Who can forget the debacle of Atlanta, where a grid-locked transport system left hundreds of athletes stranded and late for the biggest moments of their lives?
Not those behind London's bid for the 2012 Olympics, where a unique Athletes Advisory Group, led by Sir Steve Redgrave, has been set up to ensure that the athletes' interests are first and foremost in the minds of those planning and designing the 200ha Olympic Park.
'London's bid has been designed by athletes for athletes, ' London Bid Committee chairman Sebastian Coe boasted to the world's media in London last week.
'Our Athletes Advisory Group has been involved at every stage of our plans. Every venue has been signed off by them, ' he said.
'The Olympic Games changed my life. I want to help do that for every competitor who joins us in London in 2012. I want to create the best conditions for those competitors so that they can bring out the best in themselves, ' he said. 'And that can only be done by the thought, detail and competitor's perspective that goes into building our facilities.'
But what does that mean exactly? Will the likes of Matthew Pinsett and Kelly Holmes be knuckling down over a drawing board? Just how much involvement will the athletes have?
From a structural engineering point of view, not a lot, admits Jonathan Edwards, world record holding triple jumper, Olympic Gold medallist and advisory group member. 'What they do know is what the athletes' needs are.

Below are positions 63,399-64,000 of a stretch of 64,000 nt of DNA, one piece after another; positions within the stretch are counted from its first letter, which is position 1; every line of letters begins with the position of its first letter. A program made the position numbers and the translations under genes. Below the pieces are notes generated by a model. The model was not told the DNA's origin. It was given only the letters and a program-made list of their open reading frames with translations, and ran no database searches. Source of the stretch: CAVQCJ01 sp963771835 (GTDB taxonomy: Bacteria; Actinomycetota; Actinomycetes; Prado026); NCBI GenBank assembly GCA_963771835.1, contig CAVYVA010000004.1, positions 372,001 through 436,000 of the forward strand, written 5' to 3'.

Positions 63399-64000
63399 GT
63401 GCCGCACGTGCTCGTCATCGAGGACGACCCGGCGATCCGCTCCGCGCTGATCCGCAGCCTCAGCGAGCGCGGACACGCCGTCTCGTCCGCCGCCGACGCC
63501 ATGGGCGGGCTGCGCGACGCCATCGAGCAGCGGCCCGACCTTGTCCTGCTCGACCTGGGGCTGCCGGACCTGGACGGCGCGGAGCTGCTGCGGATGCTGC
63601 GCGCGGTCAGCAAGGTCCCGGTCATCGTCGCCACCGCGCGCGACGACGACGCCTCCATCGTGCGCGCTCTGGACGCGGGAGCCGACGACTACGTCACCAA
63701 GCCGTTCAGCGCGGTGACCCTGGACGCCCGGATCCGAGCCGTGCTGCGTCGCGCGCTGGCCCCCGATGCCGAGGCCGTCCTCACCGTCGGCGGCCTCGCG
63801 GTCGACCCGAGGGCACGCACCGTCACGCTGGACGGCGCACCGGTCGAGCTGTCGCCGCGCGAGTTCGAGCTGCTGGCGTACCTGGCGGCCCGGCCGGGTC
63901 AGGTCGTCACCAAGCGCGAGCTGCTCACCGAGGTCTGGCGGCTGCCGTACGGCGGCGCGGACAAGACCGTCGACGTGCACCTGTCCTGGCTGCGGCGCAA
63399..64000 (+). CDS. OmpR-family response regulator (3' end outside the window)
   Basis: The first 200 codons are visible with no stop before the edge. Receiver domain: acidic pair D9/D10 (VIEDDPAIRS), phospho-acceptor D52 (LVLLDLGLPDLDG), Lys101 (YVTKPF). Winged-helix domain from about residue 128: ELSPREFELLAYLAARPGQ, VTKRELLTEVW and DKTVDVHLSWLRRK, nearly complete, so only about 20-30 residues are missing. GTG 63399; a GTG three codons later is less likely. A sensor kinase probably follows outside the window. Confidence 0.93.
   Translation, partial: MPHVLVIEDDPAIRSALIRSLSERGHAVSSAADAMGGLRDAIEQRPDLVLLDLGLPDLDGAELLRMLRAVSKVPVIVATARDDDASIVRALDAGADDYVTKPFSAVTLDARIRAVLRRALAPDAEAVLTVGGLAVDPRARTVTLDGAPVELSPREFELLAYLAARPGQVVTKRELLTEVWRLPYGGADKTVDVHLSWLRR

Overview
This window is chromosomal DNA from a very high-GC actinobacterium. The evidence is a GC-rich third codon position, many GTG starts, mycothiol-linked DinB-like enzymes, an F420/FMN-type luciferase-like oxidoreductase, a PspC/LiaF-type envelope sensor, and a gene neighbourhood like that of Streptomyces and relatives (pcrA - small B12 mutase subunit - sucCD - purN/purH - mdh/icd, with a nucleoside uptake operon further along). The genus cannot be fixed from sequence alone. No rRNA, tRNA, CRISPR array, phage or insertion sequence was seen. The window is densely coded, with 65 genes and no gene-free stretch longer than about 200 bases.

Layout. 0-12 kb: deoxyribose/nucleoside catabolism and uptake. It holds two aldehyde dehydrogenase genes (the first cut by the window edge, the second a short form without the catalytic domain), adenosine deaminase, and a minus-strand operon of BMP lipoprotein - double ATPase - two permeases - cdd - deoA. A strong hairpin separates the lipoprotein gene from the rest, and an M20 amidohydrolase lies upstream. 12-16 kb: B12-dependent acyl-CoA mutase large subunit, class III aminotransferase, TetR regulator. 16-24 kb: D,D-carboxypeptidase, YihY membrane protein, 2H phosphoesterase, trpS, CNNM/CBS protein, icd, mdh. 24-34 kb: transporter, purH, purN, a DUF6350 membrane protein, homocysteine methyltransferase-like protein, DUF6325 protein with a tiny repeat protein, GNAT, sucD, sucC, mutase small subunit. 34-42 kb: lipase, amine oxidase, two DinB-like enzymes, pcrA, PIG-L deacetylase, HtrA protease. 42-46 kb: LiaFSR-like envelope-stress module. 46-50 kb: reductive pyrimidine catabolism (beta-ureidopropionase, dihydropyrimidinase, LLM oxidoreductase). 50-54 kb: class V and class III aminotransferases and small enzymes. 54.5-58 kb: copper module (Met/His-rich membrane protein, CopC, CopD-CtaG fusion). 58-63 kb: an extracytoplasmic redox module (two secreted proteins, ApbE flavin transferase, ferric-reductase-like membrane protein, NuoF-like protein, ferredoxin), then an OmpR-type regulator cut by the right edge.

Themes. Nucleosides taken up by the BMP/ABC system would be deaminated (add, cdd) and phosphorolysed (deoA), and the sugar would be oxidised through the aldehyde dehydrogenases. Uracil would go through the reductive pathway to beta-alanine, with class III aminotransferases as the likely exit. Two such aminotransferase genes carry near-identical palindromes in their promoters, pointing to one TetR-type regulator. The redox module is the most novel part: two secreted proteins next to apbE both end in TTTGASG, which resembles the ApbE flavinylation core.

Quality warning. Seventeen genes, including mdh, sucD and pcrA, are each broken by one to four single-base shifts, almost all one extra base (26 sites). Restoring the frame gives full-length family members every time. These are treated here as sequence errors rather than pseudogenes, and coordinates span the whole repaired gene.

'In my career I've competed in 43 games. I've walked through the airport lobbies, faced the challenge of getting to the venues, and know what the rooms can be like. I know how these things can rankle and have questioned why the last people thought about seem to be the athletes.
'The Olympic Committee owes it to the athletes to put them at the heart of the Games. These people have trained for four years for what could be the most important moment of their lives. And things like not being able to get a decent night's sleep or being cramped up in the back of a bus on the way to the venue can make all the difference, ' says Edwards. 'It's not rocket science, but what experience of competing in Games brings.
'In Atlanta we were bussed from the warm-up areas to the stadium. That was not good and was the result of trying to make do with something that was not designed for the task. Here, we are designing from scratch and the warm-up areas are always adjacent to the venue, ' he says.
In fact the key selling point of the London bid is that it would be a 'compact' Games.
In Athens, 10,500 competitors from 201 countries contested 903 gold, silver and bronze medals across 28 sports held in 38 venues. Some 16,000 athletes and team officials were accommodated in the Olympic village.
London's 2012 village in the flagship Olympic Park would house more than 17,000 competitors and officials within walking distance of the main venues, training tracks and warm-up areas. In all 80% of the competitors would be within 20 minutes of their venues and 97% within 30 minutes. No other bid on the table can match this, insists Edwards. More than half would be living and competing entirely within Olympic Park.
The focal point of the park is the Olympic Stadium. This will house 80,000 fans and its unique roof is designed to encourage record breaking by eliminating gusts of wind.
'In Sydney the main stadium was like a wind tunnel. Why wasn't it designed for athletes?' asks Edwards. 'Here it is exactly that.'